This time around he's got his father very much part of the camp. He was in and out last time because he was receiving treatment for cancer. He says that will have a huge difference because his father will have a better game plan as opposed to his brother, who was in his corner last time.

'It's like Hatton again'

Frampton says he expects about 5,000 fans to make the trip across the Atlantic to support him, with some fans resorting to extreme lengths to fund their journey.

"I know this guy Keith Dallas - he sold his car and bought his wife another car, which wasn't as good, to raise the funds for this trip," said Frampton.

"This is the stuff they're doing - there's a guy coming from Australia to watch the fight as well. It's not easy to get to Las Vegas, it's expensive and it makes me more appreciative of the effort people are putting in to get out here."

Speaking to BBC Radio 5 live, boxing journalist Steve Bunce said the build-up to the rematch reminded him of the atmosphere surrounding the fights of British former light-welterweight world champion Ricky Hatton in Las Vegas.

Hatton fought three times at the MGM Grand in his career, beating Paulie Malignaggi there in 2008 and losing to Floyd Mayweather Jr and Manny Pacquiao in 2007 and 2009 respectively.

Bunce said: "I did those Hatton fights. It's one thing having 2,000 or 3,000 people there like Frank Bruno had, like Lennox Lewis had, but to be there for Ricky, the big Ricky fights, everywhere you turned and looked there were British fans. And that's something Carl will get."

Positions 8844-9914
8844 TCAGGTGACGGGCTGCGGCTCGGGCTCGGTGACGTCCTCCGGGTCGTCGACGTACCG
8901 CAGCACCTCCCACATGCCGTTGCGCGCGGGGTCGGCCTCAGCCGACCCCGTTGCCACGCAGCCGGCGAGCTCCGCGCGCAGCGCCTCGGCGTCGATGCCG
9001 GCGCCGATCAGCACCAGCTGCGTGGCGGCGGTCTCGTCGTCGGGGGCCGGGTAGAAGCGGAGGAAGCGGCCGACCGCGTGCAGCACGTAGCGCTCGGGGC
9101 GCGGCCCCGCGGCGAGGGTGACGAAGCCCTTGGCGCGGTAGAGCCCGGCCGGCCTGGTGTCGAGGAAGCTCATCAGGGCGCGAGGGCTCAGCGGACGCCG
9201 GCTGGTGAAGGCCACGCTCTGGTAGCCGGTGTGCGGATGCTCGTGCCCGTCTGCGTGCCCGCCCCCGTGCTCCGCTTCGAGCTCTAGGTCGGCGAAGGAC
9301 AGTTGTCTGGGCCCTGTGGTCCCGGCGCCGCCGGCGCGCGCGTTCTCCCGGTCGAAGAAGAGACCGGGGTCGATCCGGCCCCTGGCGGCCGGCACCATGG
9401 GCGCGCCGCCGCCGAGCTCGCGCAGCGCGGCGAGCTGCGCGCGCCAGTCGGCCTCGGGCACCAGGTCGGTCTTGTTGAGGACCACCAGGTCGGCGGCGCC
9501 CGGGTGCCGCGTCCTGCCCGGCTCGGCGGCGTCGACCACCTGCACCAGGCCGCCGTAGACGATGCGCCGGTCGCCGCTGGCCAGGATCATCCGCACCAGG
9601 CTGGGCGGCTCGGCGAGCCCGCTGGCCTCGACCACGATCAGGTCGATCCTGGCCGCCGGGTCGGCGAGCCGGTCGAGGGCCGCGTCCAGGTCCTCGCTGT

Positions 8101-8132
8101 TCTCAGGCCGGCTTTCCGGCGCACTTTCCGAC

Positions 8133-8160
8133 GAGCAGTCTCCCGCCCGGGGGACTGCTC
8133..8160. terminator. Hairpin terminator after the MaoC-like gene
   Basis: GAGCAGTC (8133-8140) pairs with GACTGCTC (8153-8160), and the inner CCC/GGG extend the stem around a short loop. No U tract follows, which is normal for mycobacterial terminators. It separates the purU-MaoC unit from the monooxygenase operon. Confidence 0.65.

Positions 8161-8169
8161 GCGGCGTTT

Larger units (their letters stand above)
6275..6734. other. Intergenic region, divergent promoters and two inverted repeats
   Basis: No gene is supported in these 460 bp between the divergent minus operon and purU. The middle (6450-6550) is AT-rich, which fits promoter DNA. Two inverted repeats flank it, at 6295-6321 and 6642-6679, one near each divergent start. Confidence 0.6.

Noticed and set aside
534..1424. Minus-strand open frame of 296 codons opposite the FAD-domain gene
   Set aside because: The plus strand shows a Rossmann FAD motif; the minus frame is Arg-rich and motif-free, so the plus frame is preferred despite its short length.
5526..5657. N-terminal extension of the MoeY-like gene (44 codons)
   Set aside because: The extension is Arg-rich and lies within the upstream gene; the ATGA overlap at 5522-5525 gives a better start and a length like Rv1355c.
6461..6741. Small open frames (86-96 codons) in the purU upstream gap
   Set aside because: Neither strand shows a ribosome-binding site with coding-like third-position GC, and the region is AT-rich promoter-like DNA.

'He's a beast at featherweight'

Explaining Frampton's decision to move up from super-bantamweight, where he had unified the IBF and WBA titles by beating Briton Scott Quigg, McGuigan said his fighter had reached a point where it was becoming "miserable" for him to make the 122lb weight limit.

"The comfort at which he makes the weight now and how he can rehydrate and get stronger, he's a beast at 126lbs," he added.

Frampton echoed his manager's view, stating he felt in "better spirits" at featherweight, having "hated" fight week at super-bantamweight.

"It was a slog but now I'm enjoying it more and you're going to see even better performances because of that," he said.

"I think I can go up another weight too - become a world champion at that weight and I go down as a three-weight world champion, the only ever Irishman to do that, and then you're talking about the hall of fame and that's a big deal."

'I can't wait to retire'

Frampton said he has no plans "to go on forever" and that he "can't wait" to retire, to the consternation of his trainer and manager.

"When it's time to call it a day, I'll call it a day," he said.

"My close-knit team will say the same, if they see me sliding or not improving any more then it's time to get out and get out on top.

"When it's time to call it a day, I'll be happy to support the next big name coming through - hopefully it's another Belfast lad coming to Las Vegas and I'll be right behind him."